13. Alcohol

    MedlinePlus

    ... de los dientes Video: Getting an X-ray Alcohol KidsHealth > For Kids > Alcohol Print A A A What's in this article? ... What Is Alcoholism? Say No en español El alcohol Getting the Right Message "Hey, who wants a ...

  14. Optimization and evaluation of cardiac enzymes and isoenzymes measured on a random access analyzer.

    PubMed

    Savory, J; Stallings, R G; Bruns, D E; Savory, M G; Margrey, M; Boyd, J C

    1985-01-01

    Four serum enzymes and isoenzymes used in the diagnosis of acute myocardial infarction (AMI), lactate dehydrogenase LD and LD-1, creatine kinase (CK), and CK-MB have been adapted to the Technicon RA-1000 automated clinical chemistry analyzer. Analytical parameters have been adjusted to provide clinically acceptable precision for all four assays. Correlations with centrifugal analyzer procedures gave correlation coefficients ranging from 0.998 to 0.999. A limited clinical study of the CK-MB assay indicated that a discriminant value of 13 U per L could separate AMI from non-AMI patients.

  15. Metabolism of trans, trans-muconaldehyde, a cytotoxic metabolite of benzene, in mouse liver by alcohol dehydrogenase Adh1 and aldehyde reductase AKR1A4

    SciTech Connect

    Short, Duncan M.; Lyon, Robert; Watson, David G.; Barski, Oleg A.; McGarvie, Gail; Ellis, Elizabeth M. . E-mail: Elizabeth.ellis@strath.ac.uk

    2006-01-15

    The reductive metabolism of trans, trans-muconaldehyde, a cytotoxic metabolite of benzene, was studied in mouse liver. Using an HPLC-based stopped assay, the primary reduced metabolite was identified as 6-hydroxy-trans, trans-2,4-hexadienal (OH/CHO) and the secondary metabolite as 1,6-dihydroxy-trans, trans-2,4-hexadiene (OH/OH). The main enzymes responsible for the highest levels of reductase activity towards trans, trans-muconaldehyde were purified from mouse liver soluble fraction first by Q-sepharose chromatography followed by either blue or red dye affinity chromatography. In mouse liver, trans, trans-muconaldehyde is predominantly reduced by an NADH-dependent enzyme, which was identified as alcohol dehydrogenase (Adh1). Kinetic constants obtained for trans, trans-muconaldehyde with the native Adh1 enzyme showed a V {sub max} of 2141 {+-} 500 nmol/min/mg and a K {sub m} of 11 {+-} 4 {mu}M. This enzyme was inhibited by pyrazole with a K {sub I} of 3.1 {+-} 0.57 {mu}M. Other fractions were found to contain muconaldehyde reductase activity independent of Adh1, and one enzyme was identified as the NADPH-dependent aldehyde reductase AKR1A4. This showed a V {sub max} of 115 nmol/min/mg and a K {sub m} of 15 {+-} 2 {mu}M and was not inhibited by pyrazole.

  16. Acetaldehyde/alcohol dehydrogenase-2 (EhADH2) and clathrin are involved in internalization of human transferrin by Entamoeba histolytica.

    PubMed

    Reyes-López, Magda; Bermúdez-Cruz, Rosa María; Avila, Eva E; de la Garza, Mireya

    2011-01-01

    Transferrin (Tf) is a host glycoprotein capable of binding two ferric-iron ions to become holotransferrin (holoTf), which transports iron in to all cells. Entamoeba histolytica is a parasitic protozoan able to use holoTf as a sole iron source in vitro. The mechanism by which this parasite scavenges iron from holoTf is unknown. An E. histolytica holoTf-binding protein (EhTfbp) was purified by using an anti-human transferrin receptor (TfR) monoclonal antibody. EhTfbp was identified by MS/MS analysis and database searches as E. histolytica acetaldehyde/alcohol dehydrogenase-2 (EhADH2), an iron-dependent enzyme. Both EhTfbp and EhADH2 bound holoTf and were recognized by the anti-human TfR antibody, indicating that they correspond to the same protein. It was found that the amoebae internalized holoTf through clathrin-coated pits, suggesting that holoTf endocytosis could be important for the parasite during colonization and invasion of the intestinal mucosa and liver.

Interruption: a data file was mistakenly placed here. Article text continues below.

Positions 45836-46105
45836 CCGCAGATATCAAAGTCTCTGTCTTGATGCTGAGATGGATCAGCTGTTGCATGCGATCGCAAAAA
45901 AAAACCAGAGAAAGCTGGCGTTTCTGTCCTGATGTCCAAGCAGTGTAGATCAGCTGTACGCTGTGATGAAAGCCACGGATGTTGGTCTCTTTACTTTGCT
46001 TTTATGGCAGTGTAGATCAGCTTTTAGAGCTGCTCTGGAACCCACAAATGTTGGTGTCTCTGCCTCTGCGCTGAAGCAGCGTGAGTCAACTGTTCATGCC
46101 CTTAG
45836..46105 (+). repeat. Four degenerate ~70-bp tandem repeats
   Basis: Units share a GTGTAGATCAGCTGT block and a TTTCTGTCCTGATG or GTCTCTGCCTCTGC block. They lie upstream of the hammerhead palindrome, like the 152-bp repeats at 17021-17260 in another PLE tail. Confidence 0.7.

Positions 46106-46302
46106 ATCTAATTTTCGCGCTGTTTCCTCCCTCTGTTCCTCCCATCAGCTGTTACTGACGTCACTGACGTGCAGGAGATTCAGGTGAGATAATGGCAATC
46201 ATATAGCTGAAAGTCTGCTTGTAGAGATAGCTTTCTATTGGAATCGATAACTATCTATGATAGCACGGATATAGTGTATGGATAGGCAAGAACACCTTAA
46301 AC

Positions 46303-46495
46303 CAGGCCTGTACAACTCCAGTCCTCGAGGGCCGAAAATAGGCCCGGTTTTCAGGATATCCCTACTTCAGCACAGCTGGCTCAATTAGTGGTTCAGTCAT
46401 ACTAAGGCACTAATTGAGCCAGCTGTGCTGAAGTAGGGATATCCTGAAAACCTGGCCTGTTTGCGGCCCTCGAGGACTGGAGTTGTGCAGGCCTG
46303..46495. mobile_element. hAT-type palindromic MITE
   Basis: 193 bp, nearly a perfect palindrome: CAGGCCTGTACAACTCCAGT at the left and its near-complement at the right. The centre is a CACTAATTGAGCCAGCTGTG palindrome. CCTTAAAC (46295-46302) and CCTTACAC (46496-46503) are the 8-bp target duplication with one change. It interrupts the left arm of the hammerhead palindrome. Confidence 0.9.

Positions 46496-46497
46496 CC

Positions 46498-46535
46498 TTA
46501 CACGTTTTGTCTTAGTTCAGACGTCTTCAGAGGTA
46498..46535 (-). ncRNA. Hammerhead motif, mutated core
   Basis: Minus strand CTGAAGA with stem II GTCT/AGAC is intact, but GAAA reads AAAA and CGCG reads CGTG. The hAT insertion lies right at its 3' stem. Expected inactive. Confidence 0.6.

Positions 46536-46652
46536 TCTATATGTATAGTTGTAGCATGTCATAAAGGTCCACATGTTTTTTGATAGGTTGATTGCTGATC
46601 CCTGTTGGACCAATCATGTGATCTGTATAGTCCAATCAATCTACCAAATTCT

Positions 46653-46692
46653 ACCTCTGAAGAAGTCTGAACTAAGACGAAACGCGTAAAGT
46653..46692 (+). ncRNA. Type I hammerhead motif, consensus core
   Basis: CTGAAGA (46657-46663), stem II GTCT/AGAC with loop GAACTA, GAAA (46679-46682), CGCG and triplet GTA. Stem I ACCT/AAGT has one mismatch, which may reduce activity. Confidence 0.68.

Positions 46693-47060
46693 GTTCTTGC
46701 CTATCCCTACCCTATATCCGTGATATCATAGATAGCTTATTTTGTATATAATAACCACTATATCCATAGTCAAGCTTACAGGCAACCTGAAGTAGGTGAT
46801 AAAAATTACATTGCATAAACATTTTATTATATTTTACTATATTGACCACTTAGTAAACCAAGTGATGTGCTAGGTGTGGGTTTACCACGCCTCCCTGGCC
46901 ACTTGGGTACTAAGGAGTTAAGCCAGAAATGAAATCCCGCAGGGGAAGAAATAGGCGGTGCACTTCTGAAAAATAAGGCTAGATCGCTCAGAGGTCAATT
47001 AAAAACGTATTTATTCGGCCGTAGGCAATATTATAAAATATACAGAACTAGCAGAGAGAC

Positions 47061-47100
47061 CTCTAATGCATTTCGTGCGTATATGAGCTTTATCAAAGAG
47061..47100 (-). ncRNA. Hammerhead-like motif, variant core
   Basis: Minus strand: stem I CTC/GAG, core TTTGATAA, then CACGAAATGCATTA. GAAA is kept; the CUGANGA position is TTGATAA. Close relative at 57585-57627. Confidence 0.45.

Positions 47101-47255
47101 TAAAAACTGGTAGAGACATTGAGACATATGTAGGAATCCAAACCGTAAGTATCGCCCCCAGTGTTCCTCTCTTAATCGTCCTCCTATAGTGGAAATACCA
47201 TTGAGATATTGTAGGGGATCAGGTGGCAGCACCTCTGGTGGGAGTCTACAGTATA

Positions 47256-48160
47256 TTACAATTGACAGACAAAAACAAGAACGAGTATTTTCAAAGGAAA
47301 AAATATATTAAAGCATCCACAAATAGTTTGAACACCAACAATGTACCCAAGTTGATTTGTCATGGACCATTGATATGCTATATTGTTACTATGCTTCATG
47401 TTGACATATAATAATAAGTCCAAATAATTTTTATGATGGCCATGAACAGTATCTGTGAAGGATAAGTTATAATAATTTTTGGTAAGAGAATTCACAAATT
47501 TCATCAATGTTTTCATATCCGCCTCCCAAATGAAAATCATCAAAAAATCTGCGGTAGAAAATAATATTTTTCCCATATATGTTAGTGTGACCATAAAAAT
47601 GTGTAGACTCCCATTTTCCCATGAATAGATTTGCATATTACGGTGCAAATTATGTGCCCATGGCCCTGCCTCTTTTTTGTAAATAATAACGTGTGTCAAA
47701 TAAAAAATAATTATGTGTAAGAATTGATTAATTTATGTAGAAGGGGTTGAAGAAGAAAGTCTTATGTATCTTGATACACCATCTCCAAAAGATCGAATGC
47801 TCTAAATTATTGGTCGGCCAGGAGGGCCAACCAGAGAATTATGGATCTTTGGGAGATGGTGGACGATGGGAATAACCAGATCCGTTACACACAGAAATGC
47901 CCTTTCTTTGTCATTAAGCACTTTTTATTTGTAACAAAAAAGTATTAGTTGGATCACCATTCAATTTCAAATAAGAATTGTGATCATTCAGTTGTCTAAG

17. Purification and characterization of a novel alcohol dehydrogenase from Leifsonia sp. strain S749: a promising biocatalyst for an asymmetric hydrogen transfer bioreduction.

    PubMed

    Inoue, Kousuke; Makino, Yoshihide; Itoh, Nobuya

    2005-07-01

    To find microorganisms that could reduce phenyl trifluoromethyl ketone (PTK) to (S)-1-phenyltrifluoroethanol [(S)-PTE], styrene-assimilating bacteria (ca. 900 strains) isolated from soil samples were screened. We found that Leifsonia sp. strain S749 was the most suitable strain for the conversion of PTK to (S)-PTE in the presence of 2-propanol as a hydrogen donor. The enzyme corresponding to the reaction was purified homogeneity, characterized and designated Leifsonia alcohol dehydrogenase (LSADH). The purified enzyme had a molecular weight of 110,000 and was composed of four identical subunits (molecular weight, 26,000). LSADH required NADH as a cofactor, showed little activity with NADPH, and reduced a wide variety of aldehydes and ketones. LSADH catalyzed the enantioselective reduction of some ketones with high enantiomeric excesses (e.e.): PTK to (S)-PTE (>99% e.e.), acetophenone to (R)-1-phenylethanol (99% e.e.), and 2-heptanone to (R)-2-heptanol (>99% e.e.) in the presence of 2-propanol without an additional NADH regeneration system. Therefore, it would be a useful biocatalyst.

  18. Lignin and lignans in plant defence: insight from expression profiling of cinnamyl alcohol dehydrogenase genes during development and following fungal infection in Populus.